The benefits of smart growth include:
Expanding the range of choice available to households in terms of housing type and location.
Expanding the range of transportation options by encouraging housing in transit and pedestrian friendly neigborhoods.
Investing in existing neighborhoods, which provides better services and improved access for residents.
Promoting mixed-income communities, which connects affordable housing to jobs, services, transportation and recreation.
Promotes the opportunity to recycle existing structures and buildings.
Creates opportunities to re-establish more traditional communities where neighbour interaction is encouraged.
SECTION III: POLICIES AND APPROACHES
Land Use and Planning Strategies
Making smart growth work depends on turning the principles of smart growth into effective strategies, strategies that are integrated into a regional strategy for development.
Several policies and approaches that can be used to encourage smart growth are:
Make land use regulations more flexible, which allows developers to develop different housing options.
Make parking requirements more flexible, allowing for high-density housing to be a more suitable option in all areas.
Remove regulations that prevent the building of multifamily housing.
Allow accessory units to be created (e.g. For aged household members to live in).
Reduce the land required for construction by allowing smaller buildings, by reducing setback requirements and by allowing smaller garages.
It is also recognized that in all cases, these items should be considered based on the needs of the particular location. Low-cost housing should never be created that puts residents at risk or that detracts from the community.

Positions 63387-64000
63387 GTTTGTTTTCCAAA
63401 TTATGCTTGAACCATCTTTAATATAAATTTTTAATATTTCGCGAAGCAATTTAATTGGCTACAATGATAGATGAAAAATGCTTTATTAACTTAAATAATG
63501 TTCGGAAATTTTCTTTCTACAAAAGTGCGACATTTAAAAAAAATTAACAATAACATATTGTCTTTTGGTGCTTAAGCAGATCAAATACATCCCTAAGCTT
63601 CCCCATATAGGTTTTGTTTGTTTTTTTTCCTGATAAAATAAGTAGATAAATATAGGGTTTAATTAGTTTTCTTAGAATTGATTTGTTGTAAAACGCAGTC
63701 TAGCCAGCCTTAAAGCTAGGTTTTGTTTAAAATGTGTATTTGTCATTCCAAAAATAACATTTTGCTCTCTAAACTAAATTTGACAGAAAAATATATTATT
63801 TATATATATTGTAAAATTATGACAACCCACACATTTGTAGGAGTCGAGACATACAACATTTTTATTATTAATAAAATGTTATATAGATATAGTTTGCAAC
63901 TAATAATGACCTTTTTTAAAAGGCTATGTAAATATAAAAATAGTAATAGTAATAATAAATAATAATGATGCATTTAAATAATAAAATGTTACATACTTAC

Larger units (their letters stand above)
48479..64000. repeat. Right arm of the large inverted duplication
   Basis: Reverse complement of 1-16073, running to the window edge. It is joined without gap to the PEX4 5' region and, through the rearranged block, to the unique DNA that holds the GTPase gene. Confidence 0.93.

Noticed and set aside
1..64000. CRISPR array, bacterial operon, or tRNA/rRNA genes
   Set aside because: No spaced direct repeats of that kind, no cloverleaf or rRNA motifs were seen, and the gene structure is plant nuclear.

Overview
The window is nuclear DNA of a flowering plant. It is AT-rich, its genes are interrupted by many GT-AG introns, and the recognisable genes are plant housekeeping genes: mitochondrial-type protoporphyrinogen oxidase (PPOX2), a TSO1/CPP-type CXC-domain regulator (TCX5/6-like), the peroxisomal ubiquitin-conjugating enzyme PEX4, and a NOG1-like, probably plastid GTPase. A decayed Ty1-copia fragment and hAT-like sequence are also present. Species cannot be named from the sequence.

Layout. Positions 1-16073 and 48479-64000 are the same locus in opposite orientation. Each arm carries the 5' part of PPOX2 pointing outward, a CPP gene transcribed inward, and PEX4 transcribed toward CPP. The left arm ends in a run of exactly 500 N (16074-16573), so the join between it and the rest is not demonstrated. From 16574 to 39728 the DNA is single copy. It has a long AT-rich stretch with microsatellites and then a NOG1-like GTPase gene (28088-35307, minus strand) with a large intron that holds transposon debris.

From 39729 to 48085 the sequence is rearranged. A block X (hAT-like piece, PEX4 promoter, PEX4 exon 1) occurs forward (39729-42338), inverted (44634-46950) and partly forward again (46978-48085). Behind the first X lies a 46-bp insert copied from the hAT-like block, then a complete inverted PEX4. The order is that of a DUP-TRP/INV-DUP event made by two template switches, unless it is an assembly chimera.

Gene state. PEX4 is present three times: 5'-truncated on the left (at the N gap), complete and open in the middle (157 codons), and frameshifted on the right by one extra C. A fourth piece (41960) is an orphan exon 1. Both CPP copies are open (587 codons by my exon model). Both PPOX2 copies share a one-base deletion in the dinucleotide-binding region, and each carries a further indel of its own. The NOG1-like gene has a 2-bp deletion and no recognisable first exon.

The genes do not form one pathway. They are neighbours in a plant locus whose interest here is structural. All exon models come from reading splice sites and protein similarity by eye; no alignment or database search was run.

Accessory Dwelling Units (ADU's) in Cary, North Carolina
The city of Cary in North Carolina has experienced fast growth which has meant that accommodation is in short supply.
As part of an affordable housing plan, Cary is considering changing regulations to allow the building of accessory dwelling units (ADU's).
ADU's are accessory dwelling units, independent units that are built either as part of a home or on the same block as a home. ADU's can be built above the garage of a house, added onto a house or built as a separate unit.
Currently, ADU's are allowed only if they are part of the house and if they are occupied by a family member of the home. Cary is considering expanding the regulation to allow for the construction of all types of ADU's.
ADU's increase the density of housing in a neighbourhood without affecting its character and without the requirement for additional infrastructure.
They can also make owning a home more affordable as the homeowner can rent out the ADU to earn extra income. ADU's also increase the supply of rental properties available.
Cary is considering changing regulations to allow for more ADU's in response to a growing demand for rental properties and for low-income housing.
This is an example of how the changing of regulations encourages smart growth. It is also an…